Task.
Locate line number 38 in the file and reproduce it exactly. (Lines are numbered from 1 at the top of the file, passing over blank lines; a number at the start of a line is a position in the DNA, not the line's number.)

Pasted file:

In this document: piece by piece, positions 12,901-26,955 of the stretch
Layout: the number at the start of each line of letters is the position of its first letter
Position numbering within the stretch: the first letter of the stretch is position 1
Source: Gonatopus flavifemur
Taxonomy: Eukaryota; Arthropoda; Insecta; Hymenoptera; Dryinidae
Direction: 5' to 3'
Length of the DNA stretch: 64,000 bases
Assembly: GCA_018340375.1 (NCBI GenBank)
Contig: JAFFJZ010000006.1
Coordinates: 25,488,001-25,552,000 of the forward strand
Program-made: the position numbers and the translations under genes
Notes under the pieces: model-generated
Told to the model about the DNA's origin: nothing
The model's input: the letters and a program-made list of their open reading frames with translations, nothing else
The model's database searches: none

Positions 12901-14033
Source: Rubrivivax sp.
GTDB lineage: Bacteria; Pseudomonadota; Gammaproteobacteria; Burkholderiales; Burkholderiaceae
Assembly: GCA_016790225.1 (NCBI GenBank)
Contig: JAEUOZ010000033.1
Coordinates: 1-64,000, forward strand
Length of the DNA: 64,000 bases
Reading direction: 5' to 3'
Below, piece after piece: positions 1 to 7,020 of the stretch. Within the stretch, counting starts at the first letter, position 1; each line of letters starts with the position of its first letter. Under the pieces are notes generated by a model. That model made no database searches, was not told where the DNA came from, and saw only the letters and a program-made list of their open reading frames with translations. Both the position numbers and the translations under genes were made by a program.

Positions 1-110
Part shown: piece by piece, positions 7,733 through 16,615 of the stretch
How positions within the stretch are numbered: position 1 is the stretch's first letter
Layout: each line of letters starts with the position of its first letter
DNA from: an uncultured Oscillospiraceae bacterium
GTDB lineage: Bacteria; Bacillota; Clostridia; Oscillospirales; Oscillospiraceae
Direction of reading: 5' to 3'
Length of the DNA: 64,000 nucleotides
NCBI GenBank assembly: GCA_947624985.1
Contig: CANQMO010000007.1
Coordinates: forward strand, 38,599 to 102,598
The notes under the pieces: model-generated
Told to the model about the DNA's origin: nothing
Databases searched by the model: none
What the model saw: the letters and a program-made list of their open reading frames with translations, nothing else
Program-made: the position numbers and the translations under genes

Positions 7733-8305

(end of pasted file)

Databases searched by the model: none